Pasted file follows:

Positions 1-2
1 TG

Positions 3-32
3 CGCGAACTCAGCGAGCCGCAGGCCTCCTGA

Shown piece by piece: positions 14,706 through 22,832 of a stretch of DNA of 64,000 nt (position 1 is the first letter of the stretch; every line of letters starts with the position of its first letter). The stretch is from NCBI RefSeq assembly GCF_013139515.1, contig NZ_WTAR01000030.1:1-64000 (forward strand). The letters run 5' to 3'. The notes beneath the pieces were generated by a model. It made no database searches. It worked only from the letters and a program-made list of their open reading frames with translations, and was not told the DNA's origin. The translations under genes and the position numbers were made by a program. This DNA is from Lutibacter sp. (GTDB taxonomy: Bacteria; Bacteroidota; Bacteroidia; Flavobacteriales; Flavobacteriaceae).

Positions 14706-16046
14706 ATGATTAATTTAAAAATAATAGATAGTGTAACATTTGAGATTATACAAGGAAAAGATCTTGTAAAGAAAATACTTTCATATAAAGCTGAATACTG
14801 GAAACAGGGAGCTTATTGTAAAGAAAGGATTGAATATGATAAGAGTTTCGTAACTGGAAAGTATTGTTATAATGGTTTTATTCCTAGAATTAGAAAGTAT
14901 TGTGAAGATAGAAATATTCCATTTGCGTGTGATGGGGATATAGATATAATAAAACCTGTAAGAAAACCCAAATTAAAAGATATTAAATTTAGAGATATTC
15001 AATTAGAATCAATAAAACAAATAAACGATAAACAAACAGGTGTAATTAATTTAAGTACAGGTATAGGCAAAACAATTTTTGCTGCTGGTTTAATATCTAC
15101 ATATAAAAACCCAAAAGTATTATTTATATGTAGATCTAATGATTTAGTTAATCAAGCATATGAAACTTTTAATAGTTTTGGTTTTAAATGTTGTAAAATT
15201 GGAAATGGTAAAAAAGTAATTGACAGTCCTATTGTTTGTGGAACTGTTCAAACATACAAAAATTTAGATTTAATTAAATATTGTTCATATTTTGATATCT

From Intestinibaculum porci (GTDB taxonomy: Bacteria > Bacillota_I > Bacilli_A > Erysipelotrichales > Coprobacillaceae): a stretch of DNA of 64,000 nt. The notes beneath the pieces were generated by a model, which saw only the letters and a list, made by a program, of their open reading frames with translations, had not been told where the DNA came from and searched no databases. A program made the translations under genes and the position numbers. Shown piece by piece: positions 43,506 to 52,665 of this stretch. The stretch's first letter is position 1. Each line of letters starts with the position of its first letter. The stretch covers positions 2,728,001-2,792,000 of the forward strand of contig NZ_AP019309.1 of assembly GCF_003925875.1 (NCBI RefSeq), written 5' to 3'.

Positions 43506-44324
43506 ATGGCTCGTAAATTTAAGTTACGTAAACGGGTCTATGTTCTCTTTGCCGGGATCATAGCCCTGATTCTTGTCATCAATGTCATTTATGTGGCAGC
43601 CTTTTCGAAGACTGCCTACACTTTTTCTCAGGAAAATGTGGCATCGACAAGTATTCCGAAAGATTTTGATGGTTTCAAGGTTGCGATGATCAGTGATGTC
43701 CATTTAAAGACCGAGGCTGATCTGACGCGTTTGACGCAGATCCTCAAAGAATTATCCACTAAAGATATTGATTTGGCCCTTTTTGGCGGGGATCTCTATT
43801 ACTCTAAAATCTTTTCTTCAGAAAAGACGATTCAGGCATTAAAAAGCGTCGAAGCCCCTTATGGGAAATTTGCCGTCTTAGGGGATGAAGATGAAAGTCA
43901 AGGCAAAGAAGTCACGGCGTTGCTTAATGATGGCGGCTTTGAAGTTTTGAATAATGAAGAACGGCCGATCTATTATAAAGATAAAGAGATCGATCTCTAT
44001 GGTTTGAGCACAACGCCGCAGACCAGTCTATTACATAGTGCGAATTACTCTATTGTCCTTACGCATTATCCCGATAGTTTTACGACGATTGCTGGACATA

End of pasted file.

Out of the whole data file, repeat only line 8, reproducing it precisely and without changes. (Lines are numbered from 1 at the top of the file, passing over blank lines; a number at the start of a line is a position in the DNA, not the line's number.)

14801 GAAACAGGGAGCTTATTGTAAAGAAAGGATTGAATATGATAAGAGTTTCGTAACTGGAAAGTATTGTTATAATGGTTTTATTCCTAGAATTAGAAAGTAT